New Delhi: To make bone marrow transplants affordable, the Union government has planned to set up centres at its three hospitals in Delhi. To date, only AIIMS Delhi has a facility in the city and the treatment cost is exorbitant in private hospitals.
“If all goes well, the centres are likely to start soon at Safdarjung, RML and Lady Hardinge hospitals,” said a doctor, who recently attended a meeting at the office of Director General of Health Services. Another meeting on April 11 will finalise the modalities.
Officials said the maximum expenditure for a patient at these centres would be around Rs 2 lakh, mostly on medicines and diagnostic tests not available at the hospitals. The cost of transplant at private hospitals vary from Rs 12 to Rs 30 lakh as per donor type and source of stem cells.
According to a doctor at a private hospital, a haploidentical transplant, which uses healthy, blood-forming cells from a “half- matched” donor (family member) to replace the unhealthy ones, costs Rs 25-30 lakh, while a sibling transplant in which stem cells are donated by brother or sister costs Rs 12-14 lakh. With AIIMS being able to conduct 15 transplants every month, several patients wait for a long time as they can’t afford treatment at the private sector.
According to Indian Society for Blood and Marrow Transplantation, nearly 1,200 bone marrow transplants are conducted in Delhi-NCR, including at least 200 at AIIMS, every year, while the requirement is for 3,200 patients.
Dr Rahul Bhargava, director of haematology at Fortis Memorial Research Institute Gurgaon, who also attended the meeting, said he was ready to perform procedures at government hospitals for free and would train the staff simultaneously so that they themselves could later conduct them.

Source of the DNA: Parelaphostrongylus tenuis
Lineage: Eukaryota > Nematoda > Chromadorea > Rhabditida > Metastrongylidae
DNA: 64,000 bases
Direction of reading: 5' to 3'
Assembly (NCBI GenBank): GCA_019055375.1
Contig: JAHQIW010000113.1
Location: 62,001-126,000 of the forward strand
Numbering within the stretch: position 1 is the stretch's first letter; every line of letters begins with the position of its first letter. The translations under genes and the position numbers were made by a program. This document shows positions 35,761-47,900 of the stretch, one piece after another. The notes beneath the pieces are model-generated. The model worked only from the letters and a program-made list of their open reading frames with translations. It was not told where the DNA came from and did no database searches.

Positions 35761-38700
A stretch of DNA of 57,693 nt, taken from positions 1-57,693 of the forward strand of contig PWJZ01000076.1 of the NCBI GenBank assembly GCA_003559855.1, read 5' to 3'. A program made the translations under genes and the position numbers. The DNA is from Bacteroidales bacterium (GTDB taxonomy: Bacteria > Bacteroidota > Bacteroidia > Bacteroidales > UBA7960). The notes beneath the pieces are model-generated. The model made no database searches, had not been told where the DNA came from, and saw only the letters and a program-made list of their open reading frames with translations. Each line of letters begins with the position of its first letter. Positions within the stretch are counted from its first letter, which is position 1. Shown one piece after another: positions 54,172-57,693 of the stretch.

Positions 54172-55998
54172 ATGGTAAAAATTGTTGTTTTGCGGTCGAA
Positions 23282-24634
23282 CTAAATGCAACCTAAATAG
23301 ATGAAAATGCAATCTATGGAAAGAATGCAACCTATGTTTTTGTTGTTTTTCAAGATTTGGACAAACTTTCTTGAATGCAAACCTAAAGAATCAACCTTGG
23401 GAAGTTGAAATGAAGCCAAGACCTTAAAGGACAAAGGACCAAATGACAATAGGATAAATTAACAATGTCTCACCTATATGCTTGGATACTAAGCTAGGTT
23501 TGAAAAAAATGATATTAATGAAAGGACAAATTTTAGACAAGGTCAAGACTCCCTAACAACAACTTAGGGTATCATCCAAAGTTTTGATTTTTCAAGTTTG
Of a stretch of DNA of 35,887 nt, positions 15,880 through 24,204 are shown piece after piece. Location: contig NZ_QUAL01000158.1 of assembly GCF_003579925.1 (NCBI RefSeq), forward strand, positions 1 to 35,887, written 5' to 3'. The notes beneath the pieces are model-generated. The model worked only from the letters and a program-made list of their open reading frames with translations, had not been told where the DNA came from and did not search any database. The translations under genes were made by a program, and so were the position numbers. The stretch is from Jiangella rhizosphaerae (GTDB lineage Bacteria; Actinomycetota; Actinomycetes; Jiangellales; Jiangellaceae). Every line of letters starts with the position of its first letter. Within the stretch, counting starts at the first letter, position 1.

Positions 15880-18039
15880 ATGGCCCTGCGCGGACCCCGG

According to doctors, a patient receives healthy stem cells (blood-forming cells) to replace their own stem cells that have been destroyed by radiation treatment or high doses of chemotherapy. The healthy stem cells may come from the bone marrow of the patient or from a related or unrelated donor.
The medical superintendent of Safdarjung Hospital, Dr BL Sherwal, said, “We have the infrastructure and manpower, and the facility will soon start in the hospital.” The director of Lady Hardinge Medical College and associated hospitals, Dr Subhash Giri, also confirmed that an area had been identified to start the facility and logistics were being procured. “We hope to start the facility in the next few months,” he said. It will initially have two beds and will be increased to 6 later.
Philanthropist Suneel Kapoor, who has been helping such patients, said, “Several patients have been travelling from one hospital to another to get a transplant, but either due to financial constraint or long waiting list because of limited government facilities, they feel helpless.”